I then installed Win XP and that is when the challenges started. The XP setup saw the little 100MB partition and larger partition for the Win 7 install and assigned them C:\ and D:\ respectively. Once XP was installed, it installed to a different drive letter. It wasn't a huge deal to me, personally, but my client is likely not savvy enough to change the installation path of every program he's going to install once I give this to him. I really wanted a solution where each OS saw it's own C:\, and not the other OS's.

The search for that solution brought me here, and Velcro turned me onto GAG Bootloader. That completely solved my problem.

I had to go into Win 7, delete the partition with the XP install on it, then create a new primary partition.

I then booted the computer to the GAG CD that I burned from the provided ISO. I could then add a new entry. I saw three partitions and selected the first one in the list, labeled it "Win 7", then added another entry, selected the last partition, labeled it "Win XP". I then went back to the main menu and selected the option to hide primary partitions, then saved it to the drive.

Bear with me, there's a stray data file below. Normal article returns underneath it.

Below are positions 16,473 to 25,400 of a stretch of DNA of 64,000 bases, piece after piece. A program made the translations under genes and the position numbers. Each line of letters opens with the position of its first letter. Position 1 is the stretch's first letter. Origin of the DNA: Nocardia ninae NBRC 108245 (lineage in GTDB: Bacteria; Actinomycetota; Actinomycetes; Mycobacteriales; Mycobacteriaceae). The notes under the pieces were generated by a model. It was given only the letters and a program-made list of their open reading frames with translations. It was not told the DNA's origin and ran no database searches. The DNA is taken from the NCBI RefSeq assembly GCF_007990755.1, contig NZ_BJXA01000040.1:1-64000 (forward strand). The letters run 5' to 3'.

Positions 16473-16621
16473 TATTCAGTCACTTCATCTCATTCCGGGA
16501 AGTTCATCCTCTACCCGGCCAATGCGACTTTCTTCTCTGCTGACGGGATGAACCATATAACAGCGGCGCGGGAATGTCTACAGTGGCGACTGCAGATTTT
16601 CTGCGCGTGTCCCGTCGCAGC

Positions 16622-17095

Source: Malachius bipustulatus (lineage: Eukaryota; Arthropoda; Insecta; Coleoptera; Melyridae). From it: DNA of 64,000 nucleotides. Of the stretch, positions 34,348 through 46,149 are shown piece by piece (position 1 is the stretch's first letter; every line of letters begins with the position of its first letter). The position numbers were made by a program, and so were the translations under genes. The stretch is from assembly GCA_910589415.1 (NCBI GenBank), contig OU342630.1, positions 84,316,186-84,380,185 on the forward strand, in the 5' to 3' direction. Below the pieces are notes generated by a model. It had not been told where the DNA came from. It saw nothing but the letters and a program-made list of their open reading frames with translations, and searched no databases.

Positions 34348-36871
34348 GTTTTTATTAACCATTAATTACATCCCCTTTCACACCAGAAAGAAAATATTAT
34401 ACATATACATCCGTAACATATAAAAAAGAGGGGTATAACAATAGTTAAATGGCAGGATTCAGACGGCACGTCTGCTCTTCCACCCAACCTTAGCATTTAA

I now can turn on the computer, get to GAG's menu, select either OS option and it boots, the computer only sees a C:\ drive and not the other OS's partitions.

Thank you for your help and I hope this helps someone else avoid a few hours of challenge.

  • So you are recommending a product then.. I see!! Commented May 2, 2017 at 2:57
  • 3
    Welcome to Super User! Please read How to recommend software for minimum required information and suggestions on how to recommend software on Super User. To keep your answer useful even if the provided link(s) breaks these details should be edited into your answer. Commented May 2, 2017 at 3:36

For everyone attempting this, just get 2 drives it makes it way easier.

Then just unplug 1, install Windows on the other and unplug it. Plug the other in and install second version of Windows you want.

Use the bcdedit tool to make them both a option at bootup or simply boot the secondary through BIOS boot override when you need it.

Then all you need to do in case of Vista andis to hide system drives for Windows of the secondary Windows versions by going to computer manager/drive manager and remove the drive letters of the 100 to 500 MB partitions you find.

I just did this for Windows 7 and Windows 10 10 but did stick with the BIOS boot override.